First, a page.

In terms of performance, however, biodiesel isn't yet up to par. Because of its
unsaturated fatty compounds, vegetable oil reacts with oxygen more easily than diesel
does, and so its properties can change. Biodiesel can also leave more gummy deposits in
engines than regular diesel does.
And just like cooking oil placed in the freezer, biodiesel thickens and forms solid crystals
—mostly of saturated fats—at low temperatures, plugging fuel lines. At 0°C, components
of biodiesel begin to crystallize. Lower the temperature a few degrees more, and the fuel
no longer flows. "Here in the Midwest, we'd be in trouble," says Knothe.
The fix is rather simple: The scientists can winterize the fuel by cooling it until the
crystals form, then filtering them out. The resulting biodiesel can start an engine at 15°C, a
temperature comparable to petroleum-based diesel.
Some of the fats filtered out, such as methyl palmitate and methyl stearate, tend to have
the best combustion properties, however. "It's a tradeoff," says Knothe. "You improve one
property, but you have to be careful about the other."
Biodiesel can be combined with conventional diesel fuels, says Knothe. Several
companies manufacture a blend known as B20 because it contains 20 percent biodiesel
and 80 percent regular diesel fuel.
Biodiesel improves the slipperiness, or lubricity, of diesel fuel. When sulfur is removed
during refining of conventional diesel, the lubricity goes down. "If you add [biodiesel] in,
you get the lubricity back," says Knothe. As an additive to a fuel tank, biodiesel could
potentially reduce wear on moving engine parts.
In a similar way, vegetable oil added to an engine's oil pan can do the duty of motor oil
while polluting less. Boehman, Joseph M. Perez, and their colleagues at Penn State are
studying an engine lubricant made from sunflowers genetically modified to produce oil with
a high concentration of monounsaturated oleic acid. To test a formula made by
Renewable Lubricants in Hartville, Ohio, they compared it with a 10W-30 petroleum-based
In the lab, Boehman explains, he puts lubricant in a small diesel engine, which he runs
at a variety of temperatures and engine speeds. He passes the exhaust through a filter
and collects particles of soot and other pollutants.
The researchers see a reduction in particle emissions with the sunflower oil, although
they want to confirm those results with additional tests, says Boehman. He presented
some of the group's recent findings in August at a Boston meeting of the American
In regular engine operations, "most of the emissions come from the lubricant," he says.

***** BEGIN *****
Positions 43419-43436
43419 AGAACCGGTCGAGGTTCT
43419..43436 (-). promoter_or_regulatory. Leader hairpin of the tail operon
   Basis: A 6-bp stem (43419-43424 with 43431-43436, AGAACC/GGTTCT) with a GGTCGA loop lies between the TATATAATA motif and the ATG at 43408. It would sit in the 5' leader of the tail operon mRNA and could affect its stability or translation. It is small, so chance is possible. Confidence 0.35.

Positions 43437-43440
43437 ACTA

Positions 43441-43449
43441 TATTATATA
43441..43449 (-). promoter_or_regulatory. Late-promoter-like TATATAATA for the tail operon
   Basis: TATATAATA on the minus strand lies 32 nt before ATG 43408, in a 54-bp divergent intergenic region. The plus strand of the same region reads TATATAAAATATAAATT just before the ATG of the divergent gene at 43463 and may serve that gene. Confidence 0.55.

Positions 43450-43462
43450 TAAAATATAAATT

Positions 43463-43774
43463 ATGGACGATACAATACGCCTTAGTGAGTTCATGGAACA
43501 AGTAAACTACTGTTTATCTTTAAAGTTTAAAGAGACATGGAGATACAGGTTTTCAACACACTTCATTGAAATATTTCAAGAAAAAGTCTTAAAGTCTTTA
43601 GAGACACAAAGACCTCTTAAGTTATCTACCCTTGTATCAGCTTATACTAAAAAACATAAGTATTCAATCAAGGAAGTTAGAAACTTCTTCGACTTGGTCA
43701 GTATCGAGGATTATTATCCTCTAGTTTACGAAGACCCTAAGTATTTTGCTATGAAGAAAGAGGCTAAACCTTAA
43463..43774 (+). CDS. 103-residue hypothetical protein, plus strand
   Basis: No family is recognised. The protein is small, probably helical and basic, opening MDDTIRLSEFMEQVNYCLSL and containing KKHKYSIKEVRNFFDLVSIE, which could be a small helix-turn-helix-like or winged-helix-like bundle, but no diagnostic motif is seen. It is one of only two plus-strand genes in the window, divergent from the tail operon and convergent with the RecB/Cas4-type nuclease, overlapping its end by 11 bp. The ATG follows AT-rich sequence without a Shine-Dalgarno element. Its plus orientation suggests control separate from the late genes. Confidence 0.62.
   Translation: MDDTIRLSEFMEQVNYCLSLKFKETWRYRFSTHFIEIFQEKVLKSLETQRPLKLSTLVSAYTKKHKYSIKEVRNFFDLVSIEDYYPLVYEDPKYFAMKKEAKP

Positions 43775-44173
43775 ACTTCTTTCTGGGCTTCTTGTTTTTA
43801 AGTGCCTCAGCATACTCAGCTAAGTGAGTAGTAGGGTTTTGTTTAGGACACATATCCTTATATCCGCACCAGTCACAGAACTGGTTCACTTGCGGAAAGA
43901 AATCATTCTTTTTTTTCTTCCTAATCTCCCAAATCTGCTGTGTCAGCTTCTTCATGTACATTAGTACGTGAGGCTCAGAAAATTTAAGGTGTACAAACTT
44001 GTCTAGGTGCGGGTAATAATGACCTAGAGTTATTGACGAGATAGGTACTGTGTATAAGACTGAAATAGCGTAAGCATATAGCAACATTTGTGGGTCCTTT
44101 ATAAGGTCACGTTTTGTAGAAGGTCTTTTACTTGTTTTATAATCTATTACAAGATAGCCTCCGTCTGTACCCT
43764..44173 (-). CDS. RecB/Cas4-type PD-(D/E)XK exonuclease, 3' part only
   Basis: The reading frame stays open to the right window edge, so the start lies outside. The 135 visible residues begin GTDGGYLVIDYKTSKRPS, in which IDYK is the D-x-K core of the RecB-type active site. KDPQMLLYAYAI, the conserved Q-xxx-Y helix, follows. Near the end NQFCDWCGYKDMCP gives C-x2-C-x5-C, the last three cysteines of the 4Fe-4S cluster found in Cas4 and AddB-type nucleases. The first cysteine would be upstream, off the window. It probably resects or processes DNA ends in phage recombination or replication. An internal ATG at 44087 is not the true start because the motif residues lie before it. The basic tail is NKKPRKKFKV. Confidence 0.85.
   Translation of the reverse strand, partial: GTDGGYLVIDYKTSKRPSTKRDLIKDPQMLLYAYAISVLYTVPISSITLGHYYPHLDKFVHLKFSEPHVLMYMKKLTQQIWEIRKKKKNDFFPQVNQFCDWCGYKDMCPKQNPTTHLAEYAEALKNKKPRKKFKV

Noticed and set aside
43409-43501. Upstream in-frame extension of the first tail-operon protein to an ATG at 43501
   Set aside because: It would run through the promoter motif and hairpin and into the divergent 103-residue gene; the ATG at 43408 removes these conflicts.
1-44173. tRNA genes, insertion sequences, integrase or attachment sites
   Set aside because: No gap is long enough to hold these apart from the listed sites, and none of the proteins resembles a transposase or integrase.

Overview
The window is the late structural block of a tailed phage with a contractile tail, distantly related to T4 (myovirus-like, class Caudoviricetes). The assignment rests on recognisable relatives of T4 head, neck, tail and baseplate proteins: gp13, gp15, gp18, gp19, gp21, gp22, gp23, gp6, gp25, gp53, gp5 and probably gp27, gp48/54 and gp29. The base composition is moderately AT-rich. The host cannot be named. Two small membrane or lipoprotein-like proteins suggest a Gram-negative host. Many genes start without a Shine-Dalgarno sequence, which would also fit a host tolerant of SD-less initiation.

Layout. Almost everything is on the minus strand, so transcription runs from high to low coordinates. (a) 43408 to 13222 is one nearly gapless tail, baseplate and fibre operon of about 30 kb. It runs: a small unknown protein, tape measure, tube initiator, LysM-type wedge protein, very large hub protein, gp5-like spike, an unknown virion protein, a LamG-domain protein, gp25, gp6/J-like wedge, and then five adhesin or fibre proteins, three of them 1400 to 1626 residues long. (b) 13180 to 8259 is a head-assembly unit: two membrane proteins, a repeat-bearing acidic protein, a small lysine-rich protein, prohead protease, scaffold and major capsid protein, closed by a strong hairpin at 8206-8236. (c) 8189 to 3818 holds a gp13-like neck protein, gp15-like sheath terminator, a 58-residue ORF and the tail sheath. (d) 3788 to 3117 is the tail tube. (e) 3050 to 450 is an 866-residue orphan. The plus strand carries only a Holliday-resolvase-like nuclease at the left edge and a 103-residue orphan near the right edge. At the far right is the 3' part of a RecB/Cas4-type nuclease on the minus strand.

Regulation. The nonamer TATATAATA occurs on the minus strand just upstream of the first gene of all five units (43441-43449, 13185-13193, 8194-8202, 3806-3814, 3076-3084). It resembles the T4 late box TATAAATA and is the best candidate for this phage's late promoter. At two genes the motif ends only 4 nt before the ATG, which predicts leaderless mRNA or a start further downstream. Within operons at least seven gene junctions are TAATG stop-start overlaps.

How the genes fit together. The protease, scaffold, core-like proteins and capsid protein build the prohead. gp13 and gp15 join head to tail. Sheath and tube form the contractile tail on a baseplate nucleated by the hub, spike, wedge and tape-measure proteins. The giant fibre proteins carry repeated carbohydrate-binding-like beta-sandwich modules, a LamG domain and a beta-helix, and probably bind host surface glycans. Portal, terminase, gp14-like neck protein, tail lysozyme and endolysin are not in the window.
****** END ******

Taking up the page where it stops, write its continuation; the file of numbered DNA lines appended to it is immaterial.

Oil vapors that don't get burned condense on the solid particles of soot that fly out through
the exhaust pipe. Vegetable oil doesn't evaporate as easily as petroleum-based oil, so
less finds its way out of the engine.
Because oleic acid has only one double bond, it doesn't react with oxygen as readily as
polyunsaturated oils do. Adding antioxidants to sunflower oil improves its stability, to
resemble that of 10W-30 motor oil.
As foods, monounsaturated oils such as olive and canola oil may have health benefits
(SN: 11/21/98, p. 328). Therefore, many agricultural seed companies are genetically
modifying plants to increase their proportion of monounsaturated oils, says Norland. "What
seed companies are developing for human consumption is also very good for industrial
If vegetable oilbased fuels and lubricants are to compete with conventional ones, their
price will have to drop considerably.
"Biodiesel will not be able to replace all conventional diesel," says Knothe. "If you took
all the vegetable oil in the world and made biodiesel out of it, you'd only replace a few
percent of the whole conventional diesel market. That's the reason why the National
Biodiesel Board [a trade organization] is targeting niche markets." These markets would
include urban bus fleets, mining equipment, and marine vessels. Mine and marine
environments face particular threats from fuel spills.
One factor that would reduce the price is an increase in supply spurred by changing
patterns of consumption, Norland suggests. Soybean products, for example, are gaining
recognition for their heart-healthy qualities (SN: 5/30/98, p. 348). "As soybean flour is used
more and more, oil becomes a by-product," he notes.
Legislative activity may drive the acceptance of vegetable oilbased fuels and lubricants,
whatever their price. The omnibus spending bill recently passed by Congress recognizes